Medical Expenses Will Rise By 7% Next Year, Report Predicts

New research predicts that healthcare costs will increase by 7% next year. The estimate is higher than the projected medical cost trends in 2022 and 2023 — which were 5.5% and 6.0%, respectively — according to a PwC report published Wednesday.

For its report, PwC surveyed and spoke with actuaries who work at health plans. The consulting firm found that the higher medical cost trend predicted for 2024 stems from two main changes. The first is that health plans are preparing for inflationary unit cost effects with their contracted providers.

Though inflation rates are beginning to decrease in the U.S., the country is still embroiled in a high inflationary environment. This is a major problem for healthcare providers, which are facing soaring costs for supplies. Because of this, providers are attempting to secure reimbursement rate hikes while engaging in contract discussions with insurance companies.

Additionally, the persistent scarcity of healthcare workers has compelled hospitals to rely more heavily on costly contract labor. Health plans told PwC that they don’t expect a solution to the clinical staff shortage to come anytime soon. With these workforce challenges persisting in 2024, hospitals will continue to operate on thin margins — this is another factor that is forcing them to demand higher reimbursement from payers. 

Even if healthcare employment levels improve next year, the bottled-up demand for care would probably cause utilization levels to rise, the report said. In either scenario, health plans will have to deal with inflationary stress in 2024.

The second reason medical costs are predicted to jump in 2024 is that pharmacy expenses are increasing. This is in line with trends seen in recent years — the median yearly cost of newly approved drugs by the FDA’s Center for Drug Evaluation and Research rose from $180,000 in 2021 to $222,000 in 2022, indicating a substantial annual price increase.

The introduction of new cell and gene therapies coincides with the inflationary effects of new drugs. Out of the 29 gene therapies that have been granted approval from the FDA, 11 of them were approved after 2021. Additionally, there are another 30 therapies in advanced stages of development that could potentially be approved soon.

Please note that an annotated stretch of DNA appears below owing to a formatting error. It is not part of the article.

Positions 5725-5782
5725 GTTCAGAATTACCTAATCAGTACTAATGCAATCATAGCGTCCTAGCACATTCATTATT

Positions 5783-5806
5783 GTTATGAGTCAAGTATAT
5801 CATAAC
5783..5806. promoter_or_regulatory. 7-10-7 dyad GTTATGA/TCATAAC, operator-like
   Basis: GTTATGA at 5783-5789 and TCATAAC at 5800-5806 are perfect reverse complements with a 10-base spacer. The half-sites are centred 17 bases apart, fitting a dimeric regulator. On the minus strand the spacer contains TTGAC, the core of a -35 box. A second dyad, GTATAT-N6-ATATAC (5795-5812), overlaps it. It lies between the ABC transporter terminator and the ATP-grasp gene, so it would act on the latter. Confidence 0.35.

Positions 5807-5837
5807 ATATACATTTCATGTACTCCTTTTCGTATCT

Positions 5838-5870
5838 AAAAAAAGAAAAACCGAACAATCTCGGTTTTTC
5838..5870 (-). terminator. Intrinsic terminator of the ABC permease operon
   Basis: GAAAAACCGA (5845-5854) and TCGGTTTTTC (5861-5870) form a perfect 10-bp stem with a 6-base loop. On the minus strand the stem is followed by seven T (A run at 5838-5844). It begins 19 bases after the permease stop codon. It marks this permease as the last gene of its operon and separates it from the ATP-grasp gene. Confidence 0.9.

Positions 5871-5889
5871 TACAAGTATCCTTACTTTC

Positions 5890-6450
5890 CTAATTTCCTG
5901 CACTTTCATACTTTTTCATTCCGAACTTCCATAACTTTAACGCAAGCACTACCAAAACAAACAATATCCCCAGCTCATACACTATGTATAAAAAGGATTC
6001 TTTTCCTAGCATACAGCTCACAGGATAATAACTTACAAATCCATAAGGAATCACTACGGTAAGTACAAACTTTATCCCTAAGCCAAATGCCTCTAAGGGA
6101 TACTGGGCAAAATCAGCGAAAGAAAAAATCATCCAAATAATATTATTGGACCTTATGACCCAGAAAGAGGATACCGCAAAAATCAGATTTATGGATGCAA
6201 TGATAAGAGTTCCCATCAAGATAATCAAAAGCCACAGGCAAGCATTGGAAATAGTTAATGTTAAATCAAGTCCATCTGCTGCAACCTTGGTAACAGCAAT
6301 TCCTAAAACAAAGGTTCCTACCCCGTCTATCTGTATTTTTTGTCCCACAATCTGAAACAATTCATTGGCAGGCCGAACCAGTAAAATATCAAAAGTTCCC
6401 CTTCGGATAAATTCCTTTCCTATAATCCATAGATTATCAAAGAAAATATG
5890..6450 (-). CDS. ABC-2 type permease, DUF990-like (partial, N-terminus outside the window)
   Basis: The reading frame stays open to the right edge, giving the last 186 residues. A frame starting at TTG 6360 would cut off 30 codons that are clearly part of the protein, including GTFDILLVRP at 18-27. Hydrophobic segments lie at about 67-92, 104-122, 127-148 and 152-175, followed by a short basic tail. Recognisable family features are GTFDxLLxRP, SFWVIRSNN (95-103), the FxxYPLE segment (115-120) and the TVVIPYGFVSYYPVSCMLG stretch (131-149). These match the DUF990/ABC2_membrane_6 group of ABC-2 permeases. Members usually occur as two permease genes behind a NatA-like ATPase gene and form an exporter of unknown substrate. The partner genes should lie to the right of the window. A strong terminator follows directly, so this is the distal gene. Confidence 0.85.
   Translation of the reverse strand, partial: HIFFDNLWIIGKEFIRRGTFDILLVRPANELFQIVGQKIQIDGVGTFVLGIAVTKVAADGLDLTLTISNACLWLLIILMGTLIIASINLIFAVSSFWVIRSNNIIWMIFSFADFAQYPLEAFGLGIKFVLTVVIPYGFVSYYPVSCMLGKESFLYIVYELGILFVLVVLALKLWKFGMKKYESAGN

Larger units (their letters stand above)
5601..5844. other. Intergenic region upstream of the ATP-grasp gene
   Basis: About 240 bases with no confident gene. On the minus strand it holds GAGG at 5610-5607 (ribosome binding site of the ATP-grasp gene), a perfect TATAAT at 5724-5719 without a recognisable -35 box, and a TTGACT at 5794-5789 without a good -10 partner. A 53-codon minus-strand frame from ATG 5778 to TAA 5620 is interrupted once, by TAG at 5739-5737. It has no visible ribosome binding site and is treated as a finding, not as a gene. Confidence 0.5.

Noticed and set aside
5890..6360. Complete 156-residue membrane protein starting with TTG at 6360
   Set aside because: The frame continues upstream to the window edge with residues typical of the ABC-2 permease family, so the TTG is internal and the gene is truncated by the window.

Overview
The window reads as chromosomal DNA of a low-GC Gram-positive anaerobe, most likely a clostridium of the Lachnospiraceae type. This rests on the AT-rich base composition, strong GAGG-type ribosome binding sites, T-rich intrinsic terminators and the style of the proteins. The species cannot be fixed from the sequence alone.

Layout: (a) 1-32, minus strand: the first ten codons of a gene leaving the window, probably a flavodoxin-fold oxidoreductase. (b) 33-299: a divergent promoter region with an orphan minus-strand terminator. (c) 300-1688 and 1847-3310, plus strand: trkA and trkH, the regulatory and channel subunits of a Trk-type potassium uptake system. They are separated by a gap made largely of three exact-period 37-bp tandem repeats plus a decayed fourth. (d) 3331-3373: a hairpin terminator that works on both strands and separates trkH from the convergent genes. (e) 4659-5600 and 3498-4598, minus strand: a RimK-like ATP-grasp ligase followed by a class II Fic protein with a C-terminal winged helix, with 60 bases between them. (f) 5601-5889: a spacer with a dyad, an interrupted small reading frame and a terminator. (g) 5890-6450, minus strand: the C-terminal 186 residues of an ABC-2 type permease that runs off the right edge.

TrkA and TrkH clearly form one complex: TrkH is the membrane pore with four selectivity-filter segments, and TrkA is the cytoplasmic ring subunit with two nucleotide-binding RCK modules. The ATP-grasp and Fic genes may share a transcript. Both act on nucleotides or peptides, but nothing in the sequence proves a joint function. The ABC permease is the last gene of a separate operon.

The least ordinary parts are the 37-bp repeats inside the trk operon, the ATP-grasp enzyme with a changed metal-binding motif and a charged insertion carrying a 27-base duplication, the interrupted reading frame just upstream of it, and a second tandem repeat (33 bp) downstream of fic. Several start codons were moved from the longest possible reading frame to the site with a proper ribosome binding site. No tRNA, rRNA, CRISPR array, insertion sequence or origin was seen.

The approval of these therapies involves exorbitant expenses, which will be transferred to payers. One key drug that payers are monitoring closely is Hemgenix. It obtained FDA approval in November 2022 as a single-dose therapy for Hemophilia B patients, priced at $3.5 million. 

Roctavian is another drug that insurers are keeping an eye on. The drug, intended for severe Hemophilia A, is anticipated to receive approval in this year after obtaining European approval in 2022.

GLP-1 medications — which help patients feel fuller for longer and lose weight — are another class of drugs that could cause overall healthcare costs to rise. Examples of these drugs include Ozempic and Wegovy — their costs can exceed $10,000 per year. Currently, most health plans don’t cover GLP-1 drugs for nondiabetic treatment, but if the FDA decides these drugs are appropriate to treat obesity, utilization will grow significantly, according to the report.

The report recommended that health plans pay close attention to formulary management next year.

Photo: JPLDesigns, Getty Images


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